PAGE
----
It was my last teaching session today at Srinakharinwirot University, and the last session looking at social media with the concert engineering students. Our focus today was podcasting. I’d been itching to create a podcast with them since I arrived three weeks ago, so this was a good opportunity to pull the different threads together and create a programme that was run and managed by the students themselves.
Having no experience, nor being very familiar with the concept of podcasting we had to start at the beginning and think about the way that online audio content is generally produced and shared. We talked about how podcasting is nothing new, but has a long history as part of the development of the internet as an integrated set of media platforms. We noted two essential elements that got podcasting going, the development of the mp3 audio compression standard, and the widespread use of the RSS syndication protocol to alert subscribers to a feed that new content had been uploaded and was ready to share.
We also compared podcasting as a media form to that of its main predecessor, radio. The way that they share similar characteristics, such as primarily being audio-led content, and the way that we can do other things while we are listening, such as jogging, driving or doing the dishes. What marks podcasting out, however, is its relative freedom from set formats and timescales. A podcast can be episodic and can last for whatever time the producers deem to be relevant. Though listeners may struggle with content that goes beyond an hour, or is too free-form.
A podcast doesn’t need to use a proscriptive script, but we still felt that it would be better if it had a structure. So using the tried and tested method of designing a radio clock, we broke the hour down into segments, identified when music would be played, and what would be the speech content in each of the talk sections. Each would lead on a theme, and would contribute and ask questions to help develop their spoken English skills.
We also considered what equipment we would need to produce a podcast. I came with my Zoom H6n recorder, which is a very capable, compact and adaptable recording device, that allows for four microphones to be directly connected to the recorder, and additional input connections to be added as needed. The controls of the Zoom recorder are also very simple and intuitive, so the students quickly picked up on using the recorder without any bother. We also added a line-in feed from one of the student’s phones, so they could play music tracks.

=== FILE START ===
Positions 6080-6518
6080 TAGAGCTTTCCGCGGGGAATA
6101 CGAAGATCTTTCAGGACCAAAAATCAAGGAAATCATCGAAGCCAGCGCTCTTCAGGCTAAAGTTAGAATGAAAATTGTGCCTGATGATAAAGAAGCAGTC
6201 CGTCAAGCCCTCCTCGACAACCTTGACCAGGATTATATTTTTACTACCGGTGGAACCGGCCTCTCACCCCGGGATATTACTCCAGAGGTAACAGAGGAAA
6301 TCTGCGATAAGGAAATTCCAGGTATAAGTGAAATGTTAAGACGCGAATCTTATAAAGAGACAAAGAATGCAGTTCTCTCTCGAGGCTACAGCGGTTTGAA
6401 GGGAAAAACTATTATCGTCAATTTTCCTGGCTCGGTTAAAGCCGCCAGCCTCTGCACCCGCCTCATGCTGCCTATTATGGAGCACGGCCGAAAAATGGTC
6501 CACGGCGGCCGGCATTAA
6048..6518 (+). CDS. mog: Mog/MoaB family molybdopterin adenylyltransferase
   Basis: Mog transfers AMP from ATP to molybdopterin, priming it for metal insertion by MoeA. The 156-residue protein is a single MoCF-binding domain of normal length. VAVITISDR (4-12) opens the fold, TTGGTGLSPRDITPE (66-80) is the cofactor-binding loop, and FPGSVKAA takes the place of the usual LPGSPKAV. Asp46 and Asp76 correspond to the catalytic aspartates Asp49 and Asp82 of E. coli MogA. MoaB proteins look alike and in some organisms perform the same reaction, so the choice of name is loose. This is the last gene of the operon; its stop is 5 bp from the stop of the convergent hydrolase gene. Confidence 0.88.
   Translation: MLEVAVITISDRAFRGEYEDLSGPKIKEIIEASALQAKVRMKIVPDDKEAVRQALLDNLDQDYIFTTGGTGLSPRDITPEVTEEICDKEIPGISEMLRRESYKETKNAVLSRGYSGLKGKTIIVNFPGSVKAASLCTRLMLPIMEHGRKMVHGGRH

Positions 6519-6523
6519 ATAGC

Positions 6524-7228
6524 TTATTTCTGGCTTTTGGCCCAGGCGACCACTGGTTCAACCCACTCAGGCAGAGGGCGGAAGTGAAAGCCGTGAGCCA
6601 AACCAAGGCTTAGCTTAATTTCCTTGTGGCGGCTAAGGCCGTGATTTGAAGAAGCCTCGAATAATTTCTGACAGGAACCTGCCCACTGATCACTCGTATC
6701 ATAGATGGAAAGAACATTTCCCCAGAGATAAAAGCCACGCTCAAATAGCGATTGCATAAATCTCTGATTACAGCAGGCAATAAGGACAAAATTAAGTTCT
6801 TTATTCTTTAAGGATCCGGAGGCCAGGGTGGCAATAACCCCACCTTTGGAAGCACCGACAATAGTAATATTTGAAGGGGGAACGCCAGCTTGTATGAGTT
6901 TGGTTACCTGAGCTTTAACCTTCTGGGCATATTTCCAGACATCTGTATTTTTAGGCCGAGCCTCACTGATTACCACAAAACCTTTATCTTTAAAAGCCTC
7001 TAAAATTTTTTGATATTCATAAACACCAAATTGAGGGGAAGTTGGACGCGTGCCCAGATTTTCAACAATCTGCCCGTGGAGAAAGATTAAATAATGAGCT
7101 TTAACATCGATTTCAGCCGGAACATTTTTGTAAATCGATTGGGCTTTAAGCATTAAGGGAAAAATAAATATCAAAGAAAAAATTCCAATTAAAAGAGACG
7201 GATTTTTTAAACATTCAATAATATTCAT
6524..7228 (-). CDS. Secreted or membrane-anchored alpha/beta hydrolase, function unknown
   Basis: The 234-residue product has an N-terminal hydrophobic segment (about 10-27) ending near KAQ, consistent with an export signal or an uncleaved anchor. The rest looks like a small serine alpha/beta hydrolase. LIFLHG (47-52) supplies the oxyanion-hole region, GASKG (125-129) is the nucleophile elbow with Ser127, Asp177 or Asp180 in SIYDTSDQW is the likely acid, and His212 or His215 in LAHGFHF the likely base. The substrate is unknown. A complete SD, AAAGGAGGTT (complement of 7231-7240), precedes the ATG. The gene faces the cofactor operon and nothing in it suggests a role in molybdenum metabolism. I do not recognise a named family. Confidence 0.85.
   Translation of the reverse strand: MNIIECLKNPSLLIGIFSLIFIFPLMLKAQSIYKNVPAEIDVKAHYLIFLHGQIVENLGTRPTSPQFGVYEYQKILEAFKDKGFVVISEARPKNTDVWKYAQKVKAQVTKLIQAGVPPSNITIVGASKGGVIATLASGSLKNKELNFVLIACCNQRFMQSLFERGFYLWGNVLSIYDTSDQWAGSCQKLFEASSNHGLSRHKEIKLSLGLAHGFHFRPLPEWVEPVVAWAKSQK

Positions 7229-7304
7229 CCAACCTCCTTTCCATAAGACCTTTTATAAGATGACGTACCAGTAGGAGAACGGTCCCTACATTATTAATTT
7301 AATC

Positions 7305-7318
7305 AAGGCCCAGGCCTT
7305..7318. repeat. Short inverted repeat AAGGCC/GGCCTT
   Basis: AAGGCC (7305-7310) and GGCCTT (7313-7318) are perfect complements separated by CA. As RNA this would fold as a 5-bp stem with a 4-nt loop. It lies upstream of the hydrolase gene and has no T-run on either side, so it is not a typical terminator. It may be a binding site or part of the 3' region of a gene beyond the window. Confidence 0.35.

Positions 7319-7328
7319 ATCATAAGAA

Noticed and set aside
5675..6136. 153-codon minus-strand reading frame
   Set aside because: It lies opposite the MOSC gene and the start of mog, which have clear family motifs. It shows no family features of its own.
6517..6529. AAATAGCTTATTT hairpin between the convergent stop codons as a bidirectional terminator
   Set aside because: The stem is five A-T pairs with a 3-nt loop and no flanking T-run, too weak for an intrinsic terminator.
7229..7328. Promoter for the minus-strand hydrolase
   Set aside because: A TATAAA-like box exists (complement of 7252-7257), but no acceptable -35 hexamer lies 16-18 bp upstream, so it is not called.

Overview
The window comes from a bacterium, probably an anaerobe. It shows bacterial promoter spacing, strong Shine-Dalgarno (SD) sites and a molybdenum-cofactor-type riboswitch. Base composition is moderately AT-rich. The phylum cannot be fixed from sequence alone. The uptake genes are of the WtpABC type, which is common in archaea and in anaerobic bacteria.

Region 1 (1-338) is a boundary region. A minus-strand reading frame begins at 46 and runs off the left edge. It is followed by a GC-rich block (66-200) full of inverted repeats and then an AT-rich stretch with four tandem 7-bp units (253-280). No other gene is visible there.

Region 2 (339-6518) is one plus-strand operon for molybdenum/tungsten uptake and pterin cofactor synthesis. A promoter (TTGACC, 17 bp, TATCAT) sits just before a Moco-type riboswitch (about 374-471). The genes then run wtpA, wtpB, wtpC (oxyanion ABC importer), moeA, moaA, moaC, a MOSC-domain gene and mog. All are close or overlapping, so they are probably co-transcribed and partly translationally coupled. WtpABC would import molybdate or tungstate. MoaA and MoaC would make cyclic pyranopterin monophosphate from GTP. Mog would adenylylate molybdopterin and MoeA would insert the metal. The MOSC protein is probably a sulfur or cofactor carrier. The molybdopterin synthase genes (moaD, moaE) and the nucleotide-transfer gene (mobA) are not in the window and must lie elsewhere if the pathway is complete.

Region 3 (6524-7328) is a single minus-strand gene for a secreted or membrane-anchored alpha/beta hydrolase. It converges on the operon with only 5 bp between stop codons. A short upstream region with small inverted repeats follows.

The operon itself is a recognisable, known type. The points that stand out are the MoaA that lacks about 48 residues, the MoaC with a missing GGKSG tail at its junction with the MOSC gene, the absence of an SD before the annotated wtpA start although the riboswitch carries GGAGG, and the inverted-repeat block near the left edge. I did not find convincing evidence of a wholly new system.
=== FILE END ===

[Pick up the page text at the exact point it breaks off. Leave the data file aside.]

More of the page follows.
We had a practice before lunch, then afterwards my only instruction was to collect the kit from my bag, set it up and have a go at recording something. And with no questions asked, no double checking that is what they did. They set the equipment, checked the levels, used their scripts to follow their previously mapped pathway, and then record what they were going to chat about. The stipulation was that there would be no edits, and that any mistakes, pauses or fluffs would be left in.
It was really encouraging to see how the students responded to this exercise. They had only been introduced to the concept of a podcast earlier in the morning, but here they were spontaneously creating their own podcast with no doubting themselves, and no asking for help, clarification and reassurance. The result, which you can listen to below is honest and caring in the way it expresses what the interest of the students are at this time, based on the expressive and descriptive language skills that they have. I’m very pleased with the result.
I can’t believe that this was the last session of a three-week block, and that it’s time to move on to other things. We’ve covered a lot in these sessions. We’ve had to get to know one another from scratch, and we’ve had to learn to use concepts, techniques and equipment that was not quite familiar before we started. I’m hoping that the students continue to create and share content for their Music On Da Moon blog, and that they keep sharing their ideas about the media, music and stuff that they are interested in. It gives me a reference-point to follow when I come back to Bangkok, and something to remind me of my time here, and what I might be missing when I return to the UK.